The hotel manager (Steve Carell) in Asteroid City.
The hotel manager (Steve Carell) in Asteroid City.

“Asteroid City” has Wes Anderson’s signature style but lacks substance

When a movie misses its plot, it misses its purpose; Wes Anderson’s new movie has viewers coming to the theater, but hesitant to come back.

With the anticipation of strange characters, dry humor and eye-catching colors, Wes Anderson never fails to create a movie that captivates the attention and love of viewers. That is until the disappointment of his new film, “Asteroid City.”

Anderson’s films are stylistic and unique, something that keeps his die-hard fans like me coming back for more, though this one seemed to miss the mark. The symmetry and comforting warm tones of “Fantastic Mr. Fox” intrigued me and kept me watching, while the unusual plot of “The Grand Budapest Hotel” egged me on until its end. While the movie theater for “Asteroid City,” however, buzzed with an occasional giggle or gasp, a hush of confused silence fell over the crowd for the duration.

The story-within-a-story of “Asteroid City” is outlined by a narrator in a theater, followed by the story of a playwright and then into his play of peculiar characters. Intending to create a film about the creation and production of a play, Anderson taps further into a whimsical and imaginative realm of storytelling. My favorite bit in the opening scenes was the description of the play’s set, which included   an “unfinished highway overpass which vaults up 20 feet, then chops off midair behind a permanent roadblock.” 

Permanently closed unfinished highway ramp.

However, while the purpose of a frame narrative is to provide extra context and background, “Asteroid City” only perpetuates disorder. The film opens with a fast-paced introduction of the main characters and setting, and if you aren’t paying close attention then you will miss it. As the playwright Conrad Earp quickly blocks the stage for a play, the precedent of snappy dialogue is set to be short and with little context before the viewer is thrust into the play’s story, taking place in the titular Asteroid City.

Set in a fake barren town in western America, a “Junior Stargazers” award ceremony is held to commemorate the mysteriously advanced inventions of five peculiarly intelligent children. The main character, Woodrow Steenback, travels to the town with his father, Auggie and three silly younger sisters: a self-proclaimed vampire, mummy and fairy.

Where the film is strongest –  as in all of Wes Anderson’s films – lies in his color themes and dry humor. Even by simply showing absurd set pieces such as a vending machine for real estate or an unnecessarily long fenced pathway to the asteroid landing site, the audience is able to appreciate the movie’s odd, offbeat comedy. The Tupperware containing the ashes of Woodrow’s recently deceased mother also got a laugh out of me.

While watching the film, I found myself appreciating the sets and ambiance; Anderson’s touch of uniformity and clever color grading make his film’s quote appealing to the eye with orange and blue hues. With what attracts many of his viewers being his eye-catching cinematography with symmetrical shots and satisfying costumes or sets, “Asteroid City” does not fail.

Asteroid City after the alien sighting.

However, if humor and appearance are the only pros, then “Asteroid City” is left as a bare film. With a lackluster plot to follow, I was left wondering what I was watching or what this movie was about. Though an intriguing choice to make, the frame story of the movie rarely provided context and often cut in and out of the story of the play to the playwright’s own narrative, thus making the film difficult to understand.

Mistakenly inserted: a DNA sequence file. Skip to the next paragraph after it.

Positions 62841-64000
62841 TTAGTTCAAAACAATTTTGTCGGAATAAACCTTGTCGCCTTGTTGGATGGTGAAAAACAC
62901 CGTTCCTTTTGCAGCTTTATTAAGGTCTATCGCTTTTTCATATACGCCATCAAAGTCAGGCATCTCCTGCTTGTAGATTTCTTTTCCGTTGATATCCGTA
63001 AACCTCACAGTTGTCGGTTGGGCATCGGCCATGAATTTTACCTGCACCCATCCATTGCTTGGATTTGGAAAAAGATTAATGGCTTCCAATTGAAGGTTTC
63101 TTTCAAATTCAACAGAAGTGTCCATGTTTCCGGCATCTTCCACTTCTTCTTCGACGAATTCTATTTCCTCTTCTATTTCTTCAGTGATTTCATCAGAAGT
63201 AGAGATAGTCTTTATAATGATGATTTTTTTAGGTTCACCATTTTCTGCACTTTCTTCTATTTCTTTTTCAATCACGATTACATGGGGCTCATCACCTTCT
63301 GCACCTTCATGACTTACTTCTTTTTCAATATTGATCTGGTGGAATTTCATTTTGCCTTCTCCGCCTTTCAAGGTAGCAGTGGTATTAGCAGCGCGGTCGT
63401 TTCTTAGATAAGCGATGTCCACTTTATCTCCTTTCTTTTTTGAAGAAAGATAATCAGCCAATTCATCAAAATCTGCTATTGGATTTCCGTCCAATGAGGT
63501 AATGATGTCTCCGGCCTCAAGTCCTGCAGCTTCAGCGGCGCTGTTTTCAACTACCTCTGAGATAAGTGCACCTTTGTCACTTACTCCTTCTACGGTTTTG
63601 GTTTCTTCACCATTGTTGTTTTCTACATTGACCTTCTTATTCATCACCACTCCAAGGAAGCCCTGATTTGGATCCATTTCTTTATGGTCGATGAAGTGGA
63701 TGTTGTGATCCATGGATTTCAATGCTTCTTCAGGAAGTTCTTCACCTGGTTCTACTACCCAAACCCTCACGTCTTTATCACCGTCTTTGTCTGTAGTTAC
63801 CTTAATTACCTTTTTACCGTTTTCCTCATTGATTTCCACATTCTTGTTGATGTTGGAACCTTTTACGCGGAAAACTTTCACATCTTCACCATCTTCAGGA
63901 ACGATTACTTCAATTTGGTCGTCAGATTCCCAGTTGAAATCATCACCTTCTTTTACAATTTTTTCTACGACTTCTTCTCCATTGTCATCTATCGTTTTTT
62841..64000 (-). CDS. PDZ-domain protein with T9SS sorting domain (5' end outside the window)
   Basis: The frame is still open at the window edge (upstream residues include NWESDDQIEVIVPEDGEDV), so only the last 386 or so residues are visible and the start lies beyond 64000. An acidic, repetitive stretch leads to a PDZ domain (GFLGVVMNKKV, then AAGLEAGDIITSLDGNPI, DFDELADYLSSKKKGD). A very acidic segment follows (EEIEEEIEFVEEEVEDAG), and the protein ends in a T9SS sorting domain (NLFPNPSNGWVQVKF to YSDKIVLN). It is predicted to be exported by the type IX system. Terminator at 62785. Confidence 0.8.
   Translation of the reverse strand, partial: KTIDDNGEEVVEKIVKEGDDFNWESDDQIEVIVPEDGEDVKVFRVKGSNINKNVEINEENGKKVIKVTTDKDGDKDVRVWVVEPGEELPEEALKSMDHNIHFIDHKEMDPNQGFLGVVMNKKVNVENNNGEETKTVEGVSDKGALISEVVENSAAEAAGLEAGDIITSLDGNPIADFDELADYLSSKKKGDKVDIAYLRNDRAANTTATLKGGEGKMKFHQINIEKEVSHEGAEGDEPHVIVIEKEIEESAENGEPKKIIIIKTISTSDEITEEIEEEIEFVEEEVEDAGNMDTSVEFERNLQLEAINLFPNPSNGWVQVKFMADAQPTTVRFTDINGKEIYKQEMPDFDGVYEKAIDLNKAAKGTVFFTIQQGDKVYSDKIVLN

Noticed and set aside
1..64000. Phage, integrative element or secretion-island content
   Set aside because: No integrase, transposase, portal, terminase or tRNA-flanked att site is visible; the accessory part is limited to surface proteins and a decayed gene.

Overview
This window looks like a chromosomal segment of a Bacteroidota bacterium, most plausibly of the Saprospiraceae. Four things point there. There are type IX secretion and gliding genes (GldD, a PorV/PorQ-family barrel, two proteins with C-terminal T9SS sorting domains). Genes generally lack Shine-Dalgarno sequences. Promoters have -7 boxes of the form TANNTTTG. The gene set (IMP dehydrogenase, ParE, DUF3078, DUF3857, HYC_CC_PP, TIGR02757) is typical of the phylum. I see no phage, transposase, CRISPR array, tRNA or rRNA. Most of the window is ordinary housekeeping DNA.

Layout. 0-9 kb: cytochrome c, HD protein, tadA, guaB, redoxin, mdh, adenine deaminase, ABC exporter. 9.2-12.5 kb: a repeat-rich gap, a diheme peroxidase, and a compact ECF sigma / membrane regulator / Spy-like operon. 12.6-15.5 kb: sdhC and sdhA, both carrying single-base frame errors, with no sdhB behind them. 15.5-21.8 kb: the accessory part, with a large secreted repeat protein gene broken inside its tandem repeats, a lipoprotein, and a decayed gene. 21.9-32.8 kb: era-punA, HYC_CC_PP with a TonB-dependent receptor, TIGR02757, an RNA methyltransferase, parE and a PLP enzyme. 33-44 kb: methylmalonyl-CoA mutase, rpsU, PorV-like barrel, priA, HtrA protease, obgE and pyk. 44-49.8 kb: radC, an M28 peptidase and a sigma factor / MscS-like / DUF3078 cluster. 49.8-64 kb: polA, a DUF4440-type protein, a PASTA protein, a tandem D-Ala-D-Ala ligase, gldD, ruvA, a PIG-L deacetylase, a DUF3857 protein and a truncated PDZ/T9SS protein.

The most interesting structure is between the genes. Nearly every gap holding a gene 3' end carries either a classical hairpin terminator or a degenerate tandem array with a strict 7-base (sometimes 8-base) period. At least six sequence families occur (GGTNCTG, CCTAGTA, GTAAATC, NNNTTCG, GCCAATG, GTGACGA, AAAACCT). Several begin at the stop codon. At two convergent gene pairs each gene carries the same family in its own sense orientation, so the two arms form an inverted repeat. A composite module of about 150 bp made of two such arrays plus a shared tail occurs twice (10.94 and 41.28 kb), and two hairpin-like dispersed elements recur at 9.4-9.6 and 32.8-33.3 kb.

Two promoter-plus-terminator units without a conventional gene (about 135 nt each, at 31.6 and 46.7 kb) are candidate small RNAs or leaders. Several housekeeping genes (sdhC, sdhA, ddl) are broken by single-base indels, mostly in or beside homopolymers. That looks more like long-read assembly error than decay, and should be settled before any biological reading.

Thankfully, near Act 2 of the film, the plot begins to develop during the city’s famous Asteroid Day. An alien appears from a silent UFO, carefully steals the asteroid, and disappears into the night. Transitioning into Act 3, chaos from the U.S. government about an extraterrestrial sighting ensues, making this movie slightly more flavorful.

For a viewer, halfway into the film, things are finally beginning to make sense.

Characters begin to change and attract their love interests – “Brainiac” Woodrow Steenback with Dinah Campbell, and Auggie Steenback with Midge Campbell. The couples are given monologues where they finally appear to become three-dimensional people with ambitions and backstories. One might even hope for some change in their personalities in the coming scenes.

The end of the movie came abruptly, and at the same time, too late. The character arcs were more like a “character bend” as the lover’s trope fizzled out, seeming to be where the development stopped. To me, the only “character arc” I could detect was the aforementioned three strange sisters casting a spell upon their mother’s Tupperware of ashes they buried in the dirt.

“Asteroid City” was a fine one-time watch, even for a self-proclaimed Wes Anderson fanatic like myself. Maybe with additional viewings, the depth of the story could appear clearer. Fortunately, Anderson’s bizarre story structure strengthened the filmmaker’s juxtaposed style of dysfunction and symmetry, creating an intriguing atmosphere for moviegoers. With a better plot and coherent dialogue between the different frames of the story, the film could have had a lasting impact and become a new comfort film for viewers. Instead, it was a confusing 105 minutes of mediocrity.

The three little sisters of Woodrow Steenback.


Note: This article was originally written for the “Stanford Daily High School Workshop.”

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